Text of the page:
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Jesse Durham is now scheduled to face jurors in August and October.
Durham, the Campbellsville man accused of killing his great-grandmother and assaulting a jail deputy while incarcerated, appeared in court on Tuesday for another hearing in his cases.
Dressed in sweats and shackled with handcuffs and leg chains, Durham, 21, of 102 Eads St., appeared before Taylor Circuit Court Judge Allan Bertram for a hearing that lasted six minutes.
Durham has remained incarcerated on a $500,000 cash bond since he was arrested and charged with murder in February 2012.
After being incarcerated for about four months, he was indicted last June and charged with assaulting a corrections staff member while in custody at Taylor County Detention Center. According to court records, on May 13, 2012, Durham allegedly refused to be escorted out of his cell and struck deputy Daniel Miller on his face.
Durham was charged with third-degree assault. If convicted, Durham could be sentenced to as much as five years in prison.
On Tuesday, Bertram asked if DNA testing in Durham’s case has been completed. The testing was ordered several months ago.
Commonwealth’s Attorney Shelly Miller, who is prosecuting Durham, said some results are back and she has shared those with public defender C.B. Bates, who is representing Durham.
She said officials have said they might ask for the DNA evidence to be examined again by other officials.
Bertram asked if jury trial dates should be set in Durham’s cases. He said he realizes the murder case will likely need more preparation than the assault case. Miller said she sees no reason to set the murder trial to begin before the assault trial.
Bertram proposed having the assault trial in October and the murder trial in November or December, or in August and then October. Bates said he believes he can be prepared for the assault trial by August.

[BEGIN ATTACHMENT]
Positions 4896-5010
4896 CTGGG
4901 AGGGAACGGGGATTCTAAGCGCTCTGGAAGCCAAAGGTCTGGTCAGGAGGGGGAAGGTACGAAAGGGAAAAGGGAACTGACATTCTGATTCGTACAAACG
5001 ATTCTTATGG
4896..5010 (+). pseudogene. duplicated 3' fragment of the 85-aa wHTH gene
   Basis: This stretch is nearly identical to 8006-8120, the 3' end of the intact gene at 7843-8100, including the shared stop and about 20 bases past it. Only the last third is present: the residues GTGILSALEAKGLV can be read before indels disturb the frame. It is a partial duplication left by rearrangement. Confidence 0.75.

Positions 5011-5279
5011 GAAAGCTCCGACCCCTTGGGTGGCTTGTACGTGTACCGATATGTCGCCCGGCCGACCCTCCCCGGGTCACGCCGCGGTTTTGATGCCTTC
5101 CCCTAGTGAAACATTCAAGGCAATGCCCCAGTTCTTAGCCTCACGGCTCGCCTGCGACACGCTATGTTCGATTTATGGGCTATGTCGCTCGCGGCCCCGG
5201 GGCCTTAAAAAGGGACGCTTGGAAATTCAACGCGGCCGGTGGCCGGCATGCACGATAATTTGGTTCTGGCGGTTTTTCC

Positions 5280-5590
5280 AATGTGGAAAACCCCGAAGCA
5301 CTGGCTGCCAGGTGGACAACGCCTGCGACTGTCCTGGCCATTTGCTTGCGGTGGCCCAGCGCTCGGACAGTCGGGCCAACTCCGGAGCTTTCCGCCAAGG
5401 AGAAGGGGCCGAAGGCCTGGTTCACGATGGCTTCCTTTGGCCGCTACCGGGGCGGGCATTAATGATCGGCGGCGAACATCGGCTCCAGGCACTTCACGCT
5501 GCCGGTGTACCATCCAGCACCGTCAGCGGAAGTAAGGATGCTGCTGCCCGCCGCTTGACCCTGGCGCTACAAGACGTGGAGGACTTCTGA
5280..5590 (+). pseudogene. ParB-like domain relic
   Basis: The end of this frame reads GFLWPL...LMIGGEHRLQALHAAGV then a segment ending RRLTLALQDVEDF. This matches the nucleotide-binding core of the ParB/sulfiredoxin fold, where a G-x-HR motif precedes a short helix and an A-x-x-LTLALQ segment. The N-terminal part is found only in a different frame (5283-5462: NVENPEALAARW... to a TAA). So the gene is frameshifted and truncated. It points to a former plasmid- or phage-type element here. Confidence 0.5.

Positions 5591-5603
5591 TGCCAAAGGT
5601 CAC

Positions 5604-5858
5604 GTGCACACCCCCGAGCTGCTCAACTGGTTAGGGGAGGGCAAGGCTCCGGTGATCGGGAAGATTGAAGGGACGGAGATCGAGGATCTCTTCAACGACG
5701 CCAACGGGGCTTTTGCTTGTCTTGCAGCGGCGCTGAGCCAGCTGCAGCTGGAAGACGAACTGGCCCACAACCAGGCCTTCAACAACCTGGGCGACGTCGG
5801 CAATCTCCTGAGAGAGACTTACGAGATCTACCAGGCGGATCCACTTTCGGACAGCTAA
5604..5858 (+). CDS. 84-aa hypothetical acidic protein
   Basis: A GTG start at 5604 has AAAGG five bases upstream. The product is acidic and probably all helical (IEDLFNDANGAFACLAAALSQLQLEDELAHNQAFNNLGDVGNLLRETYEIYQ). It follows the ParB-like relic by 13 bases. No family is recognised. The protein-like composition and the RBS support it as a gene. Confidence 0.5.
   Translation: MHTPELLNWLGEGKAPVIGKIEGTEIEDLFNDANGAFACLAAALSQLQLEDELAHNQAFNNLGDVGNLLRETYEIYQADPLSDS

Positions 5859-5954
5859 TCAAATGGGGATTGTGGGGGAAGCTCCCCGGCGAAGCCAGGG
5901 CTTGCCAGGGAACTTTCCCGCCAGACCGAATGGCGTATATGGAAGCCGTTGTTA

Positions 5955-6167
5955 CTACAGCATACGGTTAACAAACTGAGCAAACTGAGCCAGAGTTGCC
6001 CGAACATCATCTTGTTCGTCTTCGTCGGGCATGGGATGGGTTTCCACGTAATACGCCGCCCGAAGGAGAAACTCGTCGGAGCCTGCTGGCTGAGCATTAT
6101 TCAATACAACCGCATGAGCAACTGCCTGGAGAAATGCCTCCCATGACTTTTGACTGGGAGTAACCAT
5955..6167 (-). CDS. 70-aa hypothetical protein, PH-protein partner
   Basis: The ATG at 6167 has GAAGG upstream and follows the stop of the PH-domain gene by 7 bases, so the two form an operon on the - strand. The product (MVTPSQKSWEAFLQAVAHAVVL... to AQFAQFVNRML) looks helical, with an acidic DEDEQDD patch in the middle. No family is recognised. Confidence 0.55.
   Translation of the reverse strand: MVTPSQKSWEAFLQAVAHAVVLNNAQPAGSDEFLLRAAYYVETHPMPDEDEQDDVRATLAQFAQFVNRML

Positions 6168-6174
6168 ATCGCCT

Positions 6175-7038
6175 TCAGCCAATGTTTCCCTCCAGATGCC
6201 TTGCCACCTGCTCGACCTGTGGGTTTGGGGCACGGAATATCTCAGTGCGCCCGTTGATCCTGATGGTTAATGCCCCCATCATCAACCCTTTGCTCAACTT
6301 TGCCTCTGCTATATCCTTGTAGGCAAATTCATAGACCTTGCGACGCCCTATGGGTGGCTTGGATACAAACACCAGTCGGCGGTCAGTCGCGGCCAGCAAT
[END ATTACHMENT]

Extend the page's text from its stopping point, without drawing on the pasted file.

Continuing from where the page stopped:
Bates said he believes the assault trial will take one day to complete, two at the most. He asked for the trial to be scheduled to begin on a Thursday.
Bertram set that trial to begin Thursday, Aug. 29.
Bates said the murder trial could last about four days. It was scheduled to begin Tuesday, Oct. 29.
Bates said he will continue to discuss the case with Miller and could make some motions soon about some issues in the case. No other hearings were scheduled in Durham’s case.
Durham was scheduled to meet with his attorneys and prosecutors on April 19 to discuss a possible settlement in his assault case. There was no discussion about that meeting at his hearing on Tuesday.
A jury was scheduled to hear the assault case on April 30, though that date was canceled. A trial date in Durham’s murder case had been set for Feb. 26. That date was also canceled.
Durham pleaded not guilty to killing his great-grandmother, Elizabeth Arinsmier, in March 2012. If found guilty, he faces as much as life in prison. The prosecution has said Durham likely won’t face the death penalty.
According to court records, Durham told law enforcement that he argued with his great-grandmother on Feb. 10, 2012, and struck her with a hammer until she died. A Campbellsville Police report states that the department received a phone call from Matt Blaine of Cincinnati, Ohio, reporting that he hadn’t had contact with Arinsmier, his 77-year-old mother who lived at 105 Daisy Drive in Campbellsville, for a few days. Blaine asked officers to check on her. After officers received no answer at Arinsmier’s home, they entered and found her unresponsive and she was pronounced dead. An autopsy ruled the cause of her death was blunt force trauma.
• An indictment is a legal accusation only. It does not establish guilt.